Tensions flared between India and Pakistan last week after a suicide bombing lead to tit-for-tat reprisals between the two countries.
The hostilities began on February the 14th, when a suicide bomber in Kashmir (a province north-west of India which both countries claim to own) rammed a car packed with explosives into an Indian military convoy, killing more than 40 troops. India accused Pakistan of aiding the suicide bomber. Shortly afterwards, a dozen warplanes were sent into Pakistan to drop bombs on what the Indian government said was a terrorist training camp. India called the operation a success, but Pakistani witnesses in the area refuted India’s claim, saying the bombs had fallen mostly in an empty forest, and had injured only one man (an elderly villager).
A day later Pakistan retaliated, sending their own warplanes to patrol Indian airspace. Sometime during this excursion, an Indian jet was shot down, causing its pilot – Wing Commander Abhinandan Varthaman – to abandon his craft. After parachuting into Pakistani-controlled territory he was reported to have been surrounded and beaten by a mob. He was then rescued by Pakistani soldiers, who interrogated him for several days. Videos of the interrogations were released on social media, eliciting outrage from some and stoking fears of further reprisals down the line. Both the United States and China waded into the conflict, asking both sides to deescalate the crisis, and calling on Pakistan to return the captured pilot.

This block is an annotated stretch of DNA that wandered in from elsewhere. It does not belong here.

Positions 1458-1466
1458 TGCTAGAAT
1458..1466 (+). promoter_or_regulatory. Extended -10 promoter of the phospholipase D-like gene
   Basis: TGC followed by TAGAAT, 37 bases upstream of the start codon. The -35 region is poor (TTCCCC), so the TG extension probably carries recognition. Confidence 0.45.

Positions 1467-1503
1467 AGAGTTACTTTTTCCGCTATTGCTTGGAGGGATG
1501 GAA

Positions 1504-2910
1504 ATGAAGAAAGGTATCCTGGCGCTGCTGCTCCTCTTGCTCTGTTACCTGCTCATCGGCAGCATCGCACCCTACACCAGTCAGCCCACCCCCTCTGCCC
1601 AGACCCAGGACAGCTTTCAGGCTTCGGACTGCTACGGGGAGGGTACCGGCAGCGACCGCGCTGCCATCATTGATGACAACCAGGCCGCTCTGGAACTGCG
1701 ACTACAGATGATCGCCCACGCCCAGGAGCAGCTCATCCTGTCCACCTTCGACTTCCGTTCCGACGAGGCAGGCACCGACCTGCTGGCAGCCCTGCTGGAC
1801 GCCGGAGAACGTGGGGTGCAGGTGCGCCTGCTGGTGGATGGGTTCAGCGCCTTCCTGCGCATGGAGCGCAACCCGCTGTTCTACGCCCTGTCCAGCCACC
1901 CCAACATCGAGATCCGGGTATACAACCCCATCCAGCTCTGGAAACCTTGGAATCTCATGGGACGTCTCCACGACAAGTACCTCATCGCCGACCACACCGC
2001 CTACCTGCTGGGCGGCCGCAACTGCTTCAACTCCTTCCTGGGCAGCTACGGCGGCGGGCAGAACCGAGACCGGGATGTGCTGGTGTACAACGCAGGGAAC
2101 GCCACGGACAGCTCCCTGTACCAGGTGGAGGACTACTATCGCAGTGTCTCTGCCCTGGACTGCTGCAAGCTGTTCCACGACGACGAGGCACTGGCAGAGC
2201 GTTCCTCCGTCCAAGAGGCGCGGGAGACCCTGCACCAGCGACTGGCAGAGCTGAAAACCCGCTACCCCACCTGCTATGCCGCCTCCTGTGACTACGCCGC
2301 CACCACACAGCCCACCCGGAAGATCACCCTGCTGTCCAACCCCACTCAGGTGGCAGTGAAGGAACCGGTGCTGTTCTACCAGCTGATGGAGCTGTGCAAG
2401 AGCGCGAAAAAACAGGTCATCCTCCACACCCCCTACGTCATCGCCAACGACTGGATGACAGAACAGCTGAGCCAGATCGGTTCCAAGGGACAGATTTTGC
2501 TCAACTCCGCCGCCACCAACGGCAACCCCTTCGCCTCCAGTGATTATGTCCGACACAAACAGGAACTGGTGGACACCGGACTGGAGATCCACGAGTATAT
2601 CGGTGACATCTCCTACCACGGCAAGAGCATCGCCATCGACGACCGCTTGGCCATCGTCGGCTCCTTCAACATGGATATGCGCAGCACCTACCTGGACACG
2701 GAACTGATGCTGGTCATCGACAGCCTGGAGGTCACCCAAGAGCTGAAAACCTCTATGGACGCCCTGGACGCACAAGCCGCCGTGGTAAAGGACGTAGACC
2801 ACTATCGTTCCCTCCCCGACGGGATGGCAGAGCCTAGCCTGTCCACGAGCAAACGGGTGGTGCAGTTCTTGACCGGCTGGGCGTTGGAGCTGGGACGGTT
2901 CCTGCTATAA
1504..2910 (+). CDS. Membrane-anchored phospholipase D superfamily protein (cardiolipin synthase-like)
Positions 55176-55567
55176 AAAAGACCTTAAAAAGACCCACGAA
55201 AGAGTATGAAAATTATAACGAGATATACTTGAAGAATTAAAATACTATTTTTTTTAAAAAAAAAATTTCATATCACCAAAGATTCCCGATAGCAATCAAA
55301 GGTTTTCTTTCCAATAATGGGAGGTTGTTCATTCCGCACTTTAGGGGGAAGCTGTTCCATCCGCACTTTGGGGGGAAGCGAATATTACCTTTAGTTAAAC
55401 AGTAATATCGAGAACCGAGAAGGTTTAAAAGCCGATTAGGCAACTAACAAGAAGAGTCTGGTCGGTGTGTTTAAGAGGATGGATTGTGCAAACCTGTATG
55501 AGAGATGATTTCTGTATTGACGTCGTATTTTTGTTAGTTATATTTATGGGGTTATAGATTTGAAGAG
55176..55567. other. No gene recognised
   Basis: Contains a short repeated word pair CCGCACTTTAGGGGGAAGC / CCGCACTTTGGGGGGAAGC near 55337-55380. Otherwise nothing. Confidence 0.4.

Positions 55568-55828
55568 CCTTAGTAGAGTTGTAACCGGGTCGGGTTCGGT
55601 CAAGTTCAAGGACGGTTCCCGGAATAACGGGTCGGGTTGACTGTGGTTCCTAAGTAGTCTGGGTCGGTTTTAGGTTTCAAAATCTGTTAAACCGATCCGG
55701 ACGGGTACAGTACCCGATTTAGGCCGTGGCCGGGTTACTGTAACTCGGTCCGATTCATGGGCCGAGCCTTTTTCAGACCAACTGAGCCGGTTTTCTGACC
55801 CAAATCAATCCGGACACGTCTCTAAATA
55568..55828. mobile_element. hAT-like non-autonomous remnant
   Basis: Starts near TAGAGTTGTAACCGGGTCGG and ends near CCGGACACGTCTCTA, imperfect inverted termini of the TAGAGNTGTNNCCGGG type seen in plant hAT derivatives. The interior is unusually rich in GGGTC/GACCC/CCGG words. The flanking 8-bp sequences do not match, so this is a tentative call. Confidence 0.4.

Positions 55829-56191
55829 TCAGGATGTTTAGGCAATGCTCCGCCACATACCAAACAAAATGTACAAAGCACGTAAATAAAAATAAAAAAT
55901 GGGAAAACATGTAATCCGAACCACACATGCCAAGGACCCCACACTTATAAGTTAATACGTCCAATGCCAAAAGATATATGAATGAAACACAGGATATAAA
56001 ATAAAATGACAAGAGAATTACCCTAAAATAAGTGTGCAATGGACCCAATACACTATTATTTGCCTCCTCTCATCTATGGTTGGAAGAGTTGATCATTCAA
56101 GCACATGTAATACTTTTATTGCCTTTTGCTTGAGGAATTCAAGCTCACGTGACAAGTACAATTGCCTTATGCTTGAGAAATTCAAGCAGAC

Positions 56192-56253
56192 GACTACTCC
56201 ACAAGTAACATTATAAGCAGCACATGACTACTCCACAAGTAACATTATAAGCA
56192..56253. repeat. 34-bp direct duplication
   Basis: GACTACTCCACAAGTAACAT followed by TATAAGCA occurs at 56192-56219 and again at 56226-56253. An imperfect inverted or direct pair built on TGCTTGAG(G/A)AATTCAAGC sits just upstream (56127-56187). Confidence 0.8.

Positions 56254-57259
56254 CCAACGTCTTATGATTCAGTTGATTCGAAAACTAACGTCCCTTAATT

Varthaman was released on the 1st of March, roughly 3 days after had been captured. In a speech which welcomed the fighter pilot back to his home country, Indian prime minister Narendra Modi called him “brave”, and said “India … will return the damage done by terrorists with interest”.
Indo-Pakistani relations have been rocky for decades. The two countries (which were initially brought together under British rule) are not only divided along geographic lines, but religious ones as well – Pakistan is mostly Muslim, while India is predominantly Hindu. Unsurprisingly, religious violence has flared along their shared border for as long as both nations have existed. In addition to the religious dispute, the two countries have a long standing feud over the Kashmir region. The region – a neutral Muslim-majority state – was invaded by both sides shortly after Britain left the area. The state’s ruling prince signed an agreement to hand the Kashmir region to India, but the legitimacy of the hand-over has been challenged by both Pakistan and the United Nations. While the territory’s status is disputed, it has been divided into two large areas controlled primarily by India and Pakistan.